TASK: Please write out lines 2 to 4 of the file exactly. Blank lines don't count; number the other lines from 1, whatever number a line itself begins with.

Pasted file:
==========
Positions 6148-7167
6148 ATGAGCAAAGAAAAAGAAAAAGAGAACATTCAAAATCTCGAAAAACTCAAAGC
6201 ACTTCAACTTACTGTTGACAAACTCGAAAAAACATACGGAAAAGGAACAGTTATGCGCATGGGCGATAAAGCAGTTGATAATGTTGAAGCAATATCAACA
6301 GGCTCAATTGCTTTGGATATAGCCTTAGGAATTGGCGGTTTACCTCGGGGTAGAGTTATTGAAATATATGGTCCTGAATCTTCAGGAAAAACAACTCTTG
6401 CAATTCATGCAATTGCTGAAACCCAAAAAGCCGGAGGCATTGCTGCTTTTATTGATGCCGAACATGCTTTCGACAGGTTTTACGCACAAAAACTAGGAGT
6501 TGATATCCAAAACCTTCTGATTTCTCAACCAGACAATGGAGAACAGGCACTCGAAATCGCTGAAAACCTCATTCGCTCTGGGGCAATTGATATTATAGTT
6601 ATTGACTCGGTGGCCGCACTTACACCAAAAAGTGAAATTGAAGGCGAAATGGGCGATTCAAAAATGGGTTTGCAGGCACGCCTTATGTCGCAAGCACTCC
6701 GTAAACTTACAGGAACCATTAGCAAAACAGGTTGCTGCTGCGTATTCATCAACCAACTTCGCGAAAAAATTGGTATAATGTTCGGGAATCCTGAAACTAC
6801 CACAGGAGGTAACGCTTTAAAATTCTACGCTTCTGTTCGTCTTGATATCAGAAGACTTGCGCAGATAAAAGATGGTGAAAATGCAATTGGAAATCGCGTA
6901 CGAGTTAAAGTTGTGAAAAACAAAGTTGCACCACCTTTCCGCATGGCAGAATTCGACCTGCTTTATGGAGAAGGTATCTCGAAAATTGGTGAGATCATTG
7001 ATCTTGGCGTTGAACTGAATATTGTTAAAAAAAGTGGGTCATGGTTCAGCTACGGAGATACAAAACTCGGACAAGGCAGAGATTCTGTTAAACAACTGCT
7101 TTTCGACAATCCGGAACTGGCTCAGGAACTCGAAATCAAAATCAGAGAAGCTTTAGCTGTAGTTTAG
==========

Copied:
6148 ATGAGCAAAGAAAAAGAAAAAGAGAACATTCAAAATCTCGAAAAACTCAAAGC
6201 ACTTCAACTTACTGTTGACAAACTCGAAAAAACATACGGAAAAGGAACAGTTATGCGCATGGGCGATAAAGCAGTTGATAATGTTGAAGCAATATCAACA
6301 GGCTCAATTGCTTTGGATATAGCCTTAGGAATTGGCGGTTTACCTCGGGGTAGAGTTATTGAAATATATGGTCCTGAATCTTCAGGAAAAACAACTCTTG